Exodus of big box retailers signals change in Hawaii’s retail landscape


It’s out with the old and in with the new as big box retailers around the state are closing shop. Soon, there will be just one Kmart store on Oahu, and last summer, all Sports Authority locations shut down.

These are huge spaces left vacant, but don’t count on another major retailer coming in to take over.

We reached out to real estate analysts and learned that landlords benefit more from carving up the spaces left empty. We also asked if that means other big box stores won’t be coming to Hawaii to open shop.

According to real estate analyst Stephany Sofos, for retailers and developers, space in Hawaii is key — where to find it, what’s the right location and how do demographics factor in are important points.

When asked if other popular mainland retailers like IKEA, REI and Trader Joe’s won’t be coming here because of these closings, Sofos replied “no, not at all. It gives us more of an opportunity to have them here.”

We spoke with Todd Apo of Howard Hughes Corporation to find out what will happen with the former Sports Authority space on Ward Avenue. First, there will be the Honolulu Art Festival, which will take place there from March through May. After that, a short-term tenant will occupy the space, and then redevelopment of the area.

“That whole space there, under our master plan, will be additional residential mixed-use retail,” Apo said. “We’ll probably bring in some new dining. It’s a great location.”

Besides housing, Apo says that bottom space could be divided into smaller lots, like what is happening at the former Kmart location in Iwilei.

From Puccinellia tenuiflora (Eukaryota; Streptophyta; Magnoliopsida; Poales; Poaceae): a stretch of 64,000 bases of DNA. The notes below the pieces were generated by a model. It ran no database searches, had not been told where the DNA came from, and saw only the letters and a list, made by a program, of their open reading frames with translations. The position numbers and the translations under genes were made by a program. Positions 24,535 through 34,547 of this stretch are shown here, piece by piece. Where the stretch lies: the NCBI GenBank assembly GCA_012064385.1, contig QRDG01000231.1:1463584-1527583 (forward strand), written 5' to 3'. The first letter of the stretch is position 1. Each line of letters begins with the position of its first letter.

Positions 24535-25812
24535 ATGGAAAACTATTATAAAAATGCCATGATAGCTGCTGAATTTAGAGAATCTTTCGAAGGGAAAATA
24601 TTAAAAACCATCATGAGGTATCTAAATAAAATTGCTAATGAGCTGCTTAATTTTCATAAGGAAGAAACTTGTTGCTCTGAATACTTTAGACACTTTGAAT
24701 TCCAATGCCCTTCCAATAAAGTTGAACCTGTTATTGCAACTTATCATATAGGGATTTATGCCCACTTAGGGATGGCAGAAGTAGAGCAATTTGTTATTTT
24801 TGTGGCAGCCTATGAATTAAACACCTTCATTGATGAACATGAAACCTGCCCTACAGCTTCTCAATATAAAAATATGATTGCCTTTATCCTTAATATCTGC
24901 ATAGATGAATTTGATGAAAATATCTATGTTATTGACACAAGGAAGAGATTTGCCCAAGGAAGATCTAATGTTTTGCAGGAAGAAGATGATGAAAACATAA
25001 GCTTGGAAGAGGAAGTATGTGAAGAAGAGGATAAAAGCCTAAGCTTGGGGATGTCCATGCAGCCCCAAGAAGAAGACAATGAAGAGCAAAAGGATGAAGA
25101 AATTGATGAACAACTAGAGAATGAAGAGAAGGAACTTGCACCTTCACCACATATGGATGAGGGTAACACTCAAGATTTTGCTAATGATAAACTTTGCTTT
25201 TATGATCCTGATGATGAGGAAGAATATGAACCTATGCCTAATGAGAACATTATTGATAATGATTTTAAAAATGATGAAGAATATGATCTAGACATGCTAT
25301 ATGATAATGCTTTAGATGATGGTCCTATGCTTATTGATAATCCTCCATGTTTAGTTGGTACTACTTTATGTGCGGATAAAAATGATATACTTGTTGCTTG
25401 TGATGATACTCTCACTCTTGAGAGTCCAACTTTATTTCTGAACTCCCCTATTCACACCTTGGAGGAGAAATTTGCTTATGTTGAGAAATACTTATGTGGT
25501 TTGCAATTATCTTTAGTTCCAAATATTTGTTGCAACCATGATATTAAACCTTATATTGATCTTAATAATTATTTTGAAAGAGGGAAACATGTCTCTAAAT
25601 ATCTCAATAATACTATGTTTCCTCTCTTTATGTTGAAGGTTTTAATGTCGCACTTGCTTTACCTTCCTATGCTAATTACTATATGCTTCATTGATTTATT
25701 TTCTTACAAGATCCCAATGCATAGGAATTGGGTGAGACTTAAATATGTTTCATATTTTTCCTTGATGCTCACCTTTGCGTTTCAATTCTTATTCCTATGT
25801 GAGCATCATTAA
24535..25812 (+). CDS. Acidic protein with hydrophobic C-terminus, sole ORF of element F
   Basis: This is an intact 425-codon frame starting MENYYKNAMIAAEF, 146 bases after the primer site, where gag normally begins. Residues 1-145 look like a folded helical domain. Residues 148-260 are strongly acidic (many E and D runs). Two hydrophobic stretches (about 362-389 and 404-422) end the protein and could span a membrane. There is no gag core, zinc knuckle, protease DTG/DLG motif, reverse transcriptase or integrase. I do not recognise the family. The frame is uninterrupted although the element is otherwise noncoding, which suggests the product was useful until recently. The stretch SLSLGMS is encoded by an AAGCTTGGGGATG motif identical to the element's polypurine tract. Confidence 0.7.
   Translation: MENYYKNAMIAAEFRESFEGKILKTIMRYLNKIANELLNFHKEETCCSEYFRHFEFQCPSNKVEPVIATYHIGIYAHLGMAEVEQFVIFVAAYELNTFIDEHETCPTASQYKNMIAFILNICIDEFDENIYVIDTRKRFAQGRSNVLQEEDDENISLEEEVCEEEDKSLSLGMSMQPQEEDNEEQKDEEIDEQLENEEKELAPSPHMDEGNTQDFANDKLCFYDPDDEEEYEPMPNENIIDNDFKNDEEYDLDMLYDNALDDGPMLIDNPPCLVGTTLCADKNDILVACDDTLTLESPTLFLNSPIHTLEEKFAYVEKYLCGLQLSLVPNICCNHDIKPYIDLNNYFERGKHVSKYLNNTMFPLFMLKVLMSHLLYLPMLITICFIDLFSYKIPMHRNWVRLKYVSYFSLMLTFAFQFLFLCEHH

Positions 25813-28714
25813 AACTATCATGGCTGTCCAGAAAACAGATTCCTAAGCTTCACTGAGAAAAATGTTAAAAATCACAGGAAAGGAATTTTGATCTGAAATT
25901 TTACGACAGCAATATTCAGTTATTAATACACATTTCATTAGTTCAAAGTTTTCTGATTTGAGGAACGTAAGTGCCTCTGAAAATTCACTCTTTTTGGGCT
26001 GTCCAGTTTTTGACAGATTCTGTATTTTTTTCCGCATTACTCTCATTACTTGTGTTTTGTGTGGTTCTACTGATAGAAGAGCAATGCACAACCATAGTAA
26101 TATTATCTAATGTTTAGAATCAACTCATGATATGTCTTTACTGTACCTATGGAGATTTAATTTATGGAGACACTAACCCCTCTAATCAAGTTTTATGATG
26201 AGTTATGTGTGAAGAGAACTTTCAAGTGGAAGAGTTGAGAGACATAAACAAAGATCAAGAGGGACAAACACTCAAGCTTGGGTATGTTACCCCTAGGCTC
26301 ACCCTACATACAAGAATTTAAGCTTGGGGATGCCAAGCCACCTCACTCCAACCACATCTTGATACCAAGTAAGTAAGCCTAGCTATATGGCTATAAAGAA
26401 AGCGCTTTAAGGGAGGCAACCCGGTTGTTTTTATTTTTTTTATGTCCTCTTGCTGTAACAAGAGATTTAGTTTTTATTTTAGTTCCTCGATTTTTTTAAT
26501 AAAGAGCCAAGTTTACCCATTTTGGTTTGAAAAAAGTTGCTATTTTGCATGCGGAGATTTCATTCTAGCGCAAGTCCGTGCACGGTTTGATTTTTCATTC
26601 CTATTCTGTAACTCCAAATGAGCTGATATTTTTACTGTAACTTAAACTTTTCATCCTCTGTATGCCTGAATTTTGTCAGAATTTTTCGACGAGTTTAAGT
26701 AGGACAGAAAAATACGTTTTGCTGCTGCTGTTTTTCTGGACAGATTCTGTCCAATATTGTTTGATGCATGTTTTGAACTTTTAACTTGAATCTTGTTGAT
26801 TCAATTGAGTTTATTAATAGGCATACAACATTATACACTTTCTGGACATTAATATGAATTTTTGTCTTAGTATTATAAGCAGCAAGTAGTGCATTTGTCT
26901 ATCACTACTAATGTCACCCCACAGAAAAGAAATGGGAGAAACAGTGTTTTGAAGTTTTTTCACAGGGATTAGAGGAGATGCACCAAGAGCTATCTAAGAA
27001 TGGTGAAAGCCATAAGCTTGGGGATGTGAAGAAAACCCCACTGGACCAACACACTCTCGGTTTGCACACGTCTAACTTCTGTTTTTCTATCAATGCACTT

“From a landlord’s perspective, if you can break it into smaller spaces, you can often times lease it at rents a little bit higher, significantly higher, than what an anchor tenant might take,” he said. “It’s a financial drive.”

We checked with Mike Hamasu of Colliers International, who researches and analyzes market conditions for commercial real estate, about the trends in Hawaii.

“We don’t have a lot of retail competition that occurs here,” he said. “If you look on the mainland, there’s maybe 5 or 6 sporting goods stores, there are 10 or a dozen different types of grocery stores. Well here, we are very limited, so that impact of increased national competition here should drive continued increased sales.”

And just because a space is closing doesn’t mean other retailers won’t want to step in and take over.

Who’s going to win here ultimately? “Restaurateurs and retailers, they have to reinvent themselves every 7-9 years,” Sofos said, “and if you have a good concept, if you have a good price point, the world is your oyster.”

We also checked to see what will happen with the former Sports Authority in Waikele and the Kmart in Halawa once it closes, and we’ll let you know when we find out.

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